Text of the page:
n , submandibular lymph nodes, but not NALTs, were consistently <

n., submandibular lymph nodes, but not NALTs, were consistently CHIR-99021 datasheet clearly stained (Fig. 3, inset). These results taken together demonstrate that the submandibular lymph nodes are the main organ that responds to i.n. injected allergens. To explore the mechanisms of IgG Ab production and compare them with those of IgE Ab production in submandibular lymph nodes, we injected the allergen with or without complete Freund’s adjuvant i.n. once into BALB/c mice (Fig. 4). A significant amount of serum IgE (465.4 ±111.6 ng/mL; mean ± SD; n =9) was induced by one i.n. injection of allergen alone. In contrast, one i.n. injection

of the allergen with adjuvant induced a much smaller amount of serum IgE (172.5 ± 74.7ng/mL; mean ± SD; n =9). This was greater than that (57.6 ± 32.2 ng/mL; mean ± SD; n =9) in mice treated with adjuvant alone or that (40.8 ± 14.8 ng/mL; mean ± SD; n =9) in PBS-injected mice. In contrast, a large amount of serum IgG (1585.4 ± 161.0 μg/mL; mean ± SD; n =9) was induced by one i.n. injection

of the allergen with adjuvant into mice; this amount of serum IgG was greater than Selleck Doxorubicin that obtained after one i.n. injection of adjuvant (1018.2 ±33.2 μg/mL; mean ± SD; n =9) or allergen (904.9 ± 51.2 μg/mL; mean ± SD; n =9) alone, both of which were greater than that (514.7 ± 161.8 μg/mL; mean ± SD; n =9) in PBS-injected mice. These results indicate that one i.n. injection of allergen alone or with adjuvant is suitable for induction of serum IgE or IgG Ab, respectively. To explore which population of cells in the submandibular lymph nodes is involved in the production of IgE Ab in response to the allergen, we separated the cells into macrophage-, lymphocyte-, and granulocyte-rich populations by Percoll density-gradient centrifugation. The yield of cells from the submandibular lymph nodes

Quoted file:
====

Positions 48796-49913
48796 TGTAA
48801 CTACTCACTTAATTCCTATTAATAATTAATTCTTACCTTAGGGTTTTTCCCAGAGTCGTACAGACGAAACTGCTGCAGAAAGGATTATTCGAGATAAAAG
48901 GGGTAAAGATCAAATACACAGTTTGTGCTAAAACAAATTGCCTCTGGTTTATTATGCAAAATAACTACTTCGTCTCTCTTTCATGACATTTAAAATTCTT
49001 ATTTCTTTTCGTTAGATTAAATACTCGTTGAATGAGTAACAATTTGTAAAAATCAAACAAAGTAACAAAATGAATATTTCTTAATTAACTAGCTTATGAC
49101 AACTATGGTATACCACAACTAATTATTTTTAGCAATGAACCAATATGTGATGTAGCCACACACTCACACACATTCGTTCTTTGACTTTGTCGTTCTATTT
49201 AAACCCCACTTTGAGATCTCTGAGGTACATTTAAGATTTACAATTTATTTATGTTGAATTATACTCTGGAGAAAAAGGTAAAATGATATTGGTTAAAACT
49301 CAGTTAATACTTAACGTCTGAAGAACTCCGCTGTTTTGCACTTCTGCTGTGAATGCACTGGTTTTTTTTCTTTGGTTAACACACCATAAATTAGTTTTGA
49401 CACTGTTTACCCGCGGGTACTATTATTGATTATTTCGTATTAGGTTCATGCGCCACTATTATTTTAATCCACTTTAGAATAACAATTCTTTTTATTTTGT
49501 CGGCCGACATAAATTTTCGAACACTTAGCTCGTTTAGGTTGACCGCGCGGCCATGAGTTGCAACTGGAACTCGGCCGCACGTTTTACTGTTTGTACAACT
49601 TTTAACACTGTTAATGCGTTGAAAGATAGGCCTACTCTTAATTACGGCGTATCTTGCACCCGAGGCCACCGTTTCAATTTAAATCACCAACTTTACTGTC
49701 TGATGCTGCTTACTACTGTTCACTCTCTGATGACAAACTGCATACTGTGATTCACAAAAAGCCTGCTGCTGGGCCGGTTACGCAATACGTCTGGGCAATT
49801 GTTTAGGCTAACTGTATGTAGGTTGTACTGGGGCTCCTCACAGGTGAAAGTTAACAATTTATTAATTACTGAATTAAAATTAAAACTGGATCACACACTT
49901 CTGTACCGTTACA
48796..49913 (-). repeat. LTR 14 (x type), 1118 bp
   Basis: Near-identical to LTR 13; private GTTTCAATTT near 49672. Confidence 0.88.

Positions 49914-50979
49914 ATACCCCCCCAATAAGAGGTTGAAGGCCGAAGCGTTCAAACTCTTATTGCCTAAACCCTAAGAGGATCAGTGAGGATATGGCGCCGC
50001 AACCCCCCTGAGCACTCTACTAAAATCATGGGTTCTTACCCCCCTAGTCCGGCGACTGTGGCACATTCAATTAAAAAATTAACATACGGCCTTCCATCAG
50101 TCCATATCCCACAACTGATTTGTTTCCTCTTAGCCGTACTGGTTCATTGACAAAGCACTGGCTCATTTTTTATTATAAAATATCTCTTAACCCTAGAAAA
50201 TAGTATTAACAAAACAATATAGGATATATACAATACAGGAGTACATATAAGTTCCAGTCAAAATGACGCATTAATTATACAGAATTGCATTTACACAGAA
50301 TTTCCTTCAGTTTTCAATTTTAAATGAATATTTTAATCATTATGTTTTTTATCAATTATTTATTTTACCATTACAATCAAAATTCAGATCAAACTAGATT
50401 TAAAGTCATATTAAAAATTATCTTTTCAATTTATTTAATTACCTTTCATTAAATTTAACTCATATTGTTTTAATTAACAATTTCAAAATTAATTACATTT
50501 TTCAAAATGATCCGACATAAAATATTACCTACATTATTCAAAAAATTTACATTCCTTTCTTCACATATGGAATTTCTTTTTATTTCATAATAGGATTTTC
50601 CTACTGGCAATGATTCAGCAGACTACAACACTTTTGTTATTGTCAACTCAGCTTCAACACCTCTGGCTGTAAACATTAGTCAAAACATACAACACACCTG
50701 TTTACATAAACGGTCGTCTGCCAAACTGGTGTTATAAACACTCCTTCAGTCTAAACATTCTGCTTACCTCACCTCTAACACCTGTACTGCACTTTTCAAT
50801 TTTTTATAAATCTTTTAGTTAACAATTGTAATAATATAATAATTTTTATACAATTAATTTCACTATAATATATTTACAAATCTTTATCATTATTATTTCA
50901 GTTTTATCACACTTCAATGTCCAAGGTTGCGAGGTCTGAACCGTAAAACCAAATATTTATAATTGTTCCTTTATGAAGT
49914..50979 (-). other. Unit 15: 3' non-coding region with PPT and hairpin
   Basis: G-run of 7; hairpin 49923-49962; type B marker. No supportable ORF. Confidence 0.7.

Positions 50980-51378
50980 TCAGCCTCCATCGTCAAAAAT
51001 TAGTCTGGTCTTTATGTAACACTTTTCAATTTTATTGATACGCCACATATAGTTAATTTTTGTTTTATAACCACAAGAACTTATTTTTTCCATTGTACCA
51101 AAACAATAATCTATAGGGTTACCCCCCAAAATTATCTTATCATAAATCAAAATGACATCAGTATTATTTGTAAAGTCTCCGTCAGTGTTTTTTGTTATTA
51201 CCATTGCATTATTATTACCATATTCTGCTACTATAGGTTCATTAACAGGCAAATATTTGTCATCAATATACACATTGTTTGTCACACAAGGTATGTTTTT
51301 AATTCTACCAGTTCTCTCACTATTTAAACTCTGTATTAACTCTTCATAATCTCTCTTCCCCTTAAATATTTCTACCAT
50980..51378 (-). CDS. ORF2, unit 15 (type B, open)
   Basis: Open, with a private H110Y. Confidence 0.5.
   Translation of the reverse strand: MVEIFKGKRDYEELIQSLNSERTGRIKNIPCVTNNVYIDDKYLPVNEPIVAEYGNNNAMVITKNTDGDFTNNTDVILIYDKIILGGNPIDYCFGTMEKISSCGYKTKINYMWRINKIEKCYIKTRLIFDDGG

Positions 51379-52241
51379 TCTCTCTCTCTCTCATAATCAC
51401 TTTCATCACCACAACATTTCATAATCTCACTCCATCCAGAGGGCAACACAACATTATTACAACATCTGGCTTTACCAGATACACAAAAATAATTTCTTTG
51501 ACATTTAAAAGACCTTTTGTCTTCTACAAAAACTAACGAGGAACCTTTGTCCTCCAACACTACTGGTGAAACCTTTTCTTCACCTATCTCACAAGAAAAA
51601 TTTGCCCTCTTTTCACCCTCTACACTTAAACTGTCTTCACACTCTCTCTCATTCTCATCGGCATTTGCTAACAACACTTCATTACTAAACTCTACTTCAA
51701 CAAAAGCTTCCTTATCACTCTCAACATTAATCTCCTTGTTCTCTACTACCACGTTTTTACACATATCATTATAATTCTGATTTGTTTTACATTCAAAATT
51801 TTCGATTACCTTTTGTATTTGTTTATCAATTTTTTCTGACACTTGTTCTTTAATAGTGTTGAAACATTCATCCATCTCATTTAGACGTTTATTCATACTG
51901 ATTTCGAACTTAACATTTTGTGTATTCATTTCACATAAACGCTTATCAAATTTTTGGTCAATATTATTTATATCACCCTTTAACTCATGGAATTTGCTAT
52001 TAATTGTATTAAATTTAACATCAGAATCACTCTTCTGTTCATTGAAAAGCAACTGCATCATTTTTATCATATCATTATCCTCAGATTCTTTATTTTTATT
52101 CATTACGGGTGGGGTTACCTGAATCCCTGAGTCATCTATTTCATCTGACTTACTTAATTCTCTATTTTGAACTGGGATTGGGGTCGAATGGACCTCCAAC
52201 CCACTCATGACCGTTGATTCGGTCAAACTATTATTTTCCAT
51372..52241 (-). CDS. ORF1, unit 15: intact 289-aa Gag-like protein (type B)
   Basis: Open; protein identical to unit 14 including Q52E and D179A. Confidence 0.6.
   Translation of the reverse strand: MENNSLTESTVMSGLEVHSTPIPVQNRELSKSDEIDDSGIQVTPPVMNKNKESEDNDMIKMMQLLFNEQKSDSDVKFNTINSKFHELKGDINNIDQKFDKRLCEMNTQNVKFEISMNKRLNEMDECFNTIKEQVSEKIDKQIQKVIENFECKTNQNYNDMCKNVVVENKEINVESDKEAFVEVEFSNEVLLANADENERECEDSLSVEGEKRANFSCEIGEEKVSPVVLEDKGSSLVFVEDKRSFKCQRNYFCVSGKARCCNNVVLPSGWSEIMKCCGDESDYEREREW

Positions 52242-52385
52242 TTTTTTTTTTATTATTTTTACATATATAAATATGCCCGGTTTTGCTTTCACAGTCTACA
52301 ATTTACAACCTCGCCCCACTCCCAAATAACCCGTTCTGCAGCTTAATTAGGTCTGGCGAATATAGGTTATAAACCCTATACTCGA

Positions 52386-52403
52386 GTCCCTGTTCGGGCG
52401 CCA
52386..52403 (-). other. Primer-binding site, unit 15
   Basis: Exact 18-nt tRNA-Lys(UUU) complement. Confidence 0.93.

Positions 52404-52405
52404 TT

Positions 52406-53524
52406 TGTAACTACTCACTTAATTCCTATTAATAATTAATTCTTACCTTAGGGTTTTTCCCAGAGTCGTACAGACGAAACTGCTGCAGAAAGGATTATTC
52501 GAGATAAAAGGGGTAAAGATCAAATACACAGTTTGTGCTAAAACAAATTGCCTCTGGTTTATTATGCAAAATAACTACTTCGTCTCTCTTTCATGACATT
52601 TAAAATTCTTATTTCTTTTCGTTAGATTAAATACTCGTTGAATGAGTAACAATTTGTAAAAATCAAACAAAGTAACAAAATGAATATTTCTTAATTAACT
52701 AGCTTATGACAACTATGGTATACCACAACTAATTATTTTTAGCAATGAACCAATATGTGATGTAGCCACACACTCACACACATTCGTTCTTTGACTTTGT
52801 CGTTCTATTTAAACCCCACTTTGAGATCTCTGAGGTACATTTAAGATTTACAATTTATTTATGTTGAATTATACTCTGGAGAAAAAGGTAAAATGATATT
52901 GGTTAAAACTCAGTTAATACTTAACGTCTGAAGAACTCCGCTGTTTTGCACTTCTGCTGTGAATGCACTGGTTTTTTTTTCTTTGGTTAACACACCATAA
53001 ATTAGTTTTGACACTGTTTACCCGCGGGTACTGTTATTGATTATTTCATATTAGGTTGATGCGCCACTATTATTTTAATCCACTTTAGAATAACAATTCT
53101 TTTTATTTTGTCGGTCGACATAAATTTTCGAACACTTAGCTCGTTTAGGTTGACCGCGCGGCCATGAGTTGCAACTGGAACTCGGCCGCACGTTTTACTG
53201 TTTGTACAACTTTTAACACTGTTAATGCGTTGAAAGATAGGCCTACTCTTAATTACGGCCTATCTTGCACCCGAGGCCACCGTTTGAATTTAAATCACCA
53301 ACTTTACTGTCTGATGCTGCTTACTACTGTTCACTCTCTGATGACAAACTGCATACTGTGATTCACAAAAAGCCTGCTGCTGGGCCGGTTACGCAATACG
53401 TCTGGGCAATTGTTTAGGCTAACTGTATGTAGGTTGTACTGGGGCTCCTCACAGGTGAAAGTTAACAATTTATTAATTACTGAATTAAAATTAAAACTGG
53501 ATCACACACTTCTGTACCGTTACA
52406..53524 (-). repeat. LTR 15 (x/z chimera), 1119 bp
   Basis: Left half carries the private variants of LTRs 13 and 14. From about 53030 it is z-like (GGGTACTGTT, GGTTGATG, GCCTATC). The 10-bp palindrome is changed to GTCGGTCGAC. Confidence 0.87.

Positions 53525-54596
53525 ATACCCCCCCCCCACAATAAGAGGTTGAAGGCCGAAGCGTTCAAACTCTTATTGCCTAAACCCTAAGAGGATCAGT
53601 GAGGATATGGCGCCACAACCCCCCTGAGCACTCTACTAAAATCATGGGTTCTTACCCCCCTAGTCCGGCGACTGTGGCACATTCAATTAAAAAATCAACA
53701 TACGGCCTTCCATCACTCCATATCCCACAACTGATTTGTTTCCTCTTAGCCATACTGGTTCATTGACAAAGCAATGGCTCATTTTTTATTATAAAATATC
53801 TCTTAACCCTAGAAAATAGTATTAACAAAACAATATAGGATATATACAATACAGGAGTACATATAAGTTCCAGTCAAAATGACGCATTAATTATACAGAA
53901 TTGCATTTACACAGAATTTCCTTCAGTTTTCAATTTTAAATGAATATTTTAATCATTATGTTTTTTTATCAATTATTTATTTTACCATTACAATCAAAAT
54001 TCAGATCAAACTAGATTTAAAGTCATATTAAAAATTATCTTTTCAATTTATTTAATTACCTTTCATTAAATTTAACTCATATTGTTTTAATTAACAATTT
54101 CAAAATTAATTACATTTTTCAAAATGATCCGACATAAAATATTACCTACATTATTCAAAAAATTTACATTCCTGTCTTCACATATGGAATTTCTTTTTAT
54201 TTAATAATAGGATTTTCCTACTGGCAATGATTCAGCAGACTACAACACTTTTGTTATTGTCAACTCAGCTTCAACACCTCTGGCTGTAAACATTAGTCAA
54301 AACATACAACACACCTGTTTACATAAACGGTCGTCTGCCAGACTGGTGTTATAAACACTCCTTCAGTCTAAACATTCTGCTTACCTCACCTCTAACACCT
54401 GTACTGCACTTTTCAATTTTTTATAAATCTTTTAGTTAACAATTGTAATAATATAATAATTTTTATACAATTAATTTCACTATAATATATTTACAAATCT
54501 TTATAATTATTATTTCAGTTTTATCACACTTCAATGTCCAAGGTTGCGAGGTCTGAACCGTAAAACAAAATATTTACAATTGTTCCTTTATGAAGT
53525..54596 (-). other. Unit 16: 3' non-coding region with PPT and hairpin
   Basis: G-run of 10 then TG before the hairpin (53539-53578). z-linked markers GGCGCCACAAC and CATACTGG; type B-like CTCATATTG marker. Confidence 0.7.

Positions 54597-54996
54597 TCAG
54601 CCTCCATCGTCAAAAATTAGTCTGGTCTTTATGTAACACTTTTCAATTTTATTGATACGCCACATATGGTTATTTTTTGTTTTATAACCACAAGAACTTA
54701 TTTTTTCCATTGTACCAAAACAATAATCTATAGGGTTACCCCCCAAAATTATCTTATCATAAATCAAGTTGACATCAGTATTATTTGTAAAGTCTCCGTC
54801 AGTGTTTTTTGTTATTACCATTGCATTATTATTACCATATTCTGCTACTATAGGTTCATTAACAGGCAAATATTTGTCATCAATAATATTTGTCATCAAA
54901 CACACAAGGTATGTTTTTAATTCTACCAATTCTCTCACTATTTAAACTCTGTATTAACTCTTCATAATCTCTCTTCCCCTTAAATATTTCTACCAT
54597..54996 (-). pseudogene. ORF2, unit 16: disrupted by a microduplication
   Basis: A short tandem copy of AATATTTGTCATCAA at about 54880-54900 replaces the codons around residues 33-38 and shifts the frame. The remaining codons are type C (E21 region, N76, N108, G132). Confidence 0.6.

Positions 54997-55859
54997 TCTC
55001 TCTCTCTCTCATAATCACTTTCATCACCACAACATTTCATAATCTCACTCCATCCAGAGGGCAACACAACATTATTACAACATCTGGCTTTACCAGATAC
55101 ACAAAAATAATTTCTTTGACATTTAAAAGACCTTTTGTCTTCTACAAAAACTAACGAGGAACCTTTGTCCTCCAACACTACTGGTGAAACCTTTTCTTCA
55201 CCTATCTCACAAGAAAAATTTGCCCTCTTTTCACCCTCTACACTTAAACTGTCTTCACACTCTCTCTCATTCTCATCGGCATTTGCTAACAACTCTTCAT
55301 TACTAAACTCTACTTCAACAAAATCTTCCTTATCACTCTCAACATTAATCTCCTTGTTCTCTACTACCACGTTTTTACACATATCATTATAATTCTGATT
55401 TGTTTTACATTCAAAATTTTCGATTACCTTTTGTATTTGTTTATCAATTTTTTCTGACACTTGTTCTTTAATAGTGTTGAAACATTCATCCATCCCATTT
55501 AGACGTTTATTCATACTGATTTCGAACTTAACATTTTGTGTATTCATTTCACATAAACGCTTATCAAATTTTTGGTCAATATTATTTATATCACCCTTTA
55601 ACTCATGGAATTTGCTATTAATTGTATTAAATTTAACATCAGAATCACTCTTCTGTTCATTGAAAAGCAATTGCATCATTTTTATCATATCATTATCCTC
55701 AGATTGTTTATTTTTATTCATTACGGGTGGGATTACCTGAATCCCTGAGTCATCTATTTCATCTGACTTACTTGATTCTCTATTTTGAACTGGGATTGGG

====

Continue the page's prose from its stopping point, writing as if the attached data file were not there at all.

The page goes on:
was 78–89% (n =9). Fraction 3 (rich in lymphocytes) was the major (93.5 ± 7.2%; mean ± SD; n =9) population, clonidine followed by fraction 2 (rich in macrophages; 1.2 ± 0.1%; mean ± SD; n =9) and fraction 4 (rich in granulocytes; 0.3 ± 0.1%; mean ± SD; n =9) in that order. Fraction 1 (rich in somewhat damaged cells) contained a small number of cells. As we obtained the macrophage-, lymphocyte-, and granulocyte-rich fractions, we incubated various combinations of these cells for 6 days and then assessed the amounts of IgE Ab in the culture media (Fig. 5). Bulk submandibular lymph node cells from mice that had been treated with allergen once i.n. produced a significant amount of IgE Abs (6.2 ± 3.4 ng/mL; mean ± SD; n =9); whereas the lymphocyte-rich (fraction 3) fraction of the lymph node cells did not (1.5 ± 0.8 ng/mL; mean ± SD; n =9). The macrophage-rich (fraction 2) fraction was also inactive (1.1 ± 0.9 ng/mL; mean ± SD; n =9). Of particular interest, IgE Ab production (4.6 ± 2.8 ng/mL; mean ± SD; n =9) was restored by addition of the macrophage-rich fraction to the lymphocyte-rich fraction.

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